The White House's insistence that the FBI weigh in publicly about an ongoing investigation into the Trump election campaign's contacts with Russian officials is highly improper, according to former CIA Director John Brennan.

"When I was in the White House for four years, and then at the CIA, any type of engagement between the White House and the FBI about an ongoing criminal investigation was verboten [forbidden]," said Brennan, during an interview on CBS News' Face the Nation on Sunday 26 February.

The issue is especially thorny because the investigation is, in fact, looking at people who are currently senior staff members within the White House, Brennen said.

Not only is it forbidden "because of the impropriety of doing it" he added, but also because of the "appearance that it would provide to folks on the outside that there might be some unwarranted interference in such an investigation."

Brennan, who served in senior US national security positions under Presidents George W Bush and Barack Obama, urged the Trump administration to sit back and let the investigators do their work. "The White House needs to understand that the interaction with the FBI on criminal investigations is something that, really, they need to steer clear of," he said.

Last week President Donald Trump's chief of staff Reince Priebus asked a top FBI official to dispute media reports that Trump's campaign advisers were frequently in touch with Russian intelligence agents and officials during the election.

The White House also sought to enlist the help of the Republican chairmen of the Senate and House intelligence committees Senator Richard Burr (R-NC) and Representative Devin Nunes (R-CA) to quash the story. The White House maintains that the FBI told them the reports of contacts were "BS." Trump has denied there were any contacts whatsoever.

On 13 February Trump fired his national security adviser Michael Flynn after it was learned Flynn misled Vice President Mike Pence and other White House officials about his contacts with the Russian ambassador to the US. The revelation came after leaks to the New York Times and Washington Post revealed details of an FBI investigation of Flynn.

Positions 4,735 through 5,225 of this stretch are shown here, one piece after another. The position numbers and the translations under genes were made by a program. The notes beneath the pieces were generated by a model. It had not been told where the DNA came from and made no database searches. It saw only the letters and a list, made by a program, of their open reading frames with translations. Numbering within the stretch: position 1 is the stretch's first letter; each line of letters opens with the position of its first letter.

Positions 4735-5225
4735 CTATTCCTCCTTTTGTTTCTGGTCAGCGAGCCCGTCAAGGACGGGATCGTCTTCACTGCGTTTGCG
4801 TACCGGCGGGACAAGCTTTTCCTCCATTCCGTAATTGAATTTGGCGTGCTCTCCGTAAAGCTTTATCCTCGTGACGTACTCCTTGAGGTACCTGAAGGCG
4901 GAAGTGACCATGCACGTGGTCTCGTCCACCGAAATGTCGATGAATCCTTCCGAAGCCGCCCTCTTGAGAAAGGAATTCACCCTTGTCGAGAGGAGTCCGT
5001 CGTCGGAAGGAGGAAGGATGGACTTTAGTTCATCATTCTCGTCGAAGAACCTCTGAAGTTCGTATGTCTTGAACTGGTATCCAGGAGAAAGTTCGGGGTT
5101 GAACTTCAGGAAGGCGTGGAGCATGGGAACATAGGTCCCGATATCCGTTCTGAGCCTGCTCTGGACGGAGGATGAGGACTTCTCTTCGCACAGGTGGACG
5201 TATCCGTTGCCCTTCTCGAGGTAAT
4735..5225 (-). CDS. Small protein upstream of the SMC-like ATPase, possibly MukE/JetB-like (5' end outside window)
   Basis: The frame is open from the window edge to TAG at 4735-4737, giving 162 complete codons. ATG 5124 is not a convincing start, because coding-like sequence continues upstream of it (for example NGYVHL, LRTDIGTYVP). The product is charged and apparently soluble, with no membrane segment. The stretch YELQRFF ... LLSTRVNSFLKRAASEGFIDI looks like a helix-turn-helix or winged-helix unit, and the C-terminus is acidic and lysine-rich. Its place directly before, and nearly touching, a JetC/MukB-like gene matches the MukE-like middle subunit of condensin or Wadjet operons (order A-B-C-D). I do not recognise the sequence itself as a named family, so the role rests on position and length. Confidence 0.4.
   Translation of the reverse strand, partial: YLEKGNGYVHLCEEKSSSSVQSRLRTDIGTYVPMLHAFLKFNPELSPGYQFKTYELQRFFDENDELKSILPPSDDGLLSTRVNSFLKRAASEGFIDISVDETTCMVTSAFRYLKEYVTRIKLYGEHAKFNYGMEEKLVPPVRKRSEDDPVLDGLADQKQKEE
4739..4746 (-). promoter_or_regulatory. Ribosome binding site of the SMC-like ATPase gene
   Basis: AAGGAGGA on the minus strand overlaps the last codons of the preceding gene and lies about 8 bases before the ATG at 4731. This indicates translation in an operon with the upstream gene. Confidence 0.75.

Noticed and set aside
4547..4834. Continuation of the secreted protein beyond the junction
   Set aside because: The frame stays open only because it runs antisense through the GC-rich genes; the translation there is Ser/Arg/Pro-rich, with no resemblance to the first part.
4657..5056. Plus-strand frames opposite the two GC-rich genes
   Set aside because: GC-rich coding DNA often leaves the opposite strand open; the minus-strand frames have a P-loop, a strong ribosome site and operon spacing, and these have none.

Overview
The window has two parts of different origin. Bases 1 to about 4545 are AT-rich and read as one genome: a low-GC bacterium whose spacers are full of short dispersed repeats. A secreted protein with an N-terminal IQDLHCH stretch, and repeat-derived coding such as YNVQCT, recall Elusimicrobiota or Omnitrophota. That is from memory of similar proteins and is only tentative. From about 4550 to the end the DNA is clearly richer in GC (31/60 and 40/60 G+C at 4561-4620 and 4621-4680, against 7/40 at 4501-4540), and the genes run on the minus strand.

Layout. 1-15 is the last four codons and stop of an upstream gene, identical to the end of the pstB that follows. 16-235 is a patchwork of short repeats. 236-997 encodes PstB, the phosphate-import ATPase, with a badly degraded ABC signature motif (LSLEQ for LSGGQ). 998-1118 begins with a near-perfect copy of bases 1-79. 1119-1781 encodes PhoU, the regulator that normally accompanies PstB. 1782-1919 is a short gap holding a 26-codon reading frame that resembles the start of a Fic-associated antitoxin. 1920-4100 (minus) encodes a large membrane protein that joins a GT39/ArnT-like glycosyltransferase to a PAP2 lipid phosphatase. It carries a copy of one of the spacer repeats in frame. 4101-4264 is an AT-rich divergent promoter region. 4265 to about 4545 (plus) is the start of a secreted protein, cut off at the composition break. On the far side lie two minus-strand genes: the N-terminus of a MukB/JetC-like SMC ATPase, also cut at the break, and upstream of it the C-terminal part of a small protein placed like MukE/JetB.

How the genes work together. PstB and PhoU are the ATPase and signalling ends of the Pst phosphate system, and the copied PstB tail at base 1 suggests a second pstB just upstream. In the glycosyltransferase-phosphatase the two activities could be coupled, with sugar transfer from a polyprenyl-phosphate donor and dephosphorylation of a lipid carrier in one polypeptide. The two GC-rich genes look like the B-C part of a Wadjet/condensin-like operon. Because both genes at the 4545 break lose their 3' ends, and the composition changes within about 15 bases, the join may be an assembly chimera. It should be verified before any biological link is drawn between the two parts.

"Anybody who claims that the facts are already known in terms of what did or didn't happen between Russian officials and US persons during the election, I think, is speaking very prematurely," said Brennan.

He called for a bipartisan investigation of the communications between the Trump campaign team and Russian government officials, stating that any less would not "deliver the results that the American people need and deserve".

The current investigation in the Senate Intelligence Committee, however, is being done in a bipartisan fashion, said Senator Tom Cotton (R-AK) as he downplayed the need for an independent inquiry on Sunday on NBC News' Meet the Press.

Last week Representative Darrell Issa (R-CA) called for a special prosecutor to investigate President Trump's ties to Russia. "I think that's way, way getting ahead of ourselves here," Cotton, who sits on the Senate Intelligence Committee told NBC when asked about whether an independent investigation is needed.

"There's no allegations of any crime occurring," Cotton said. "There's not even an indication that there's criminal investigations underway by the FBI."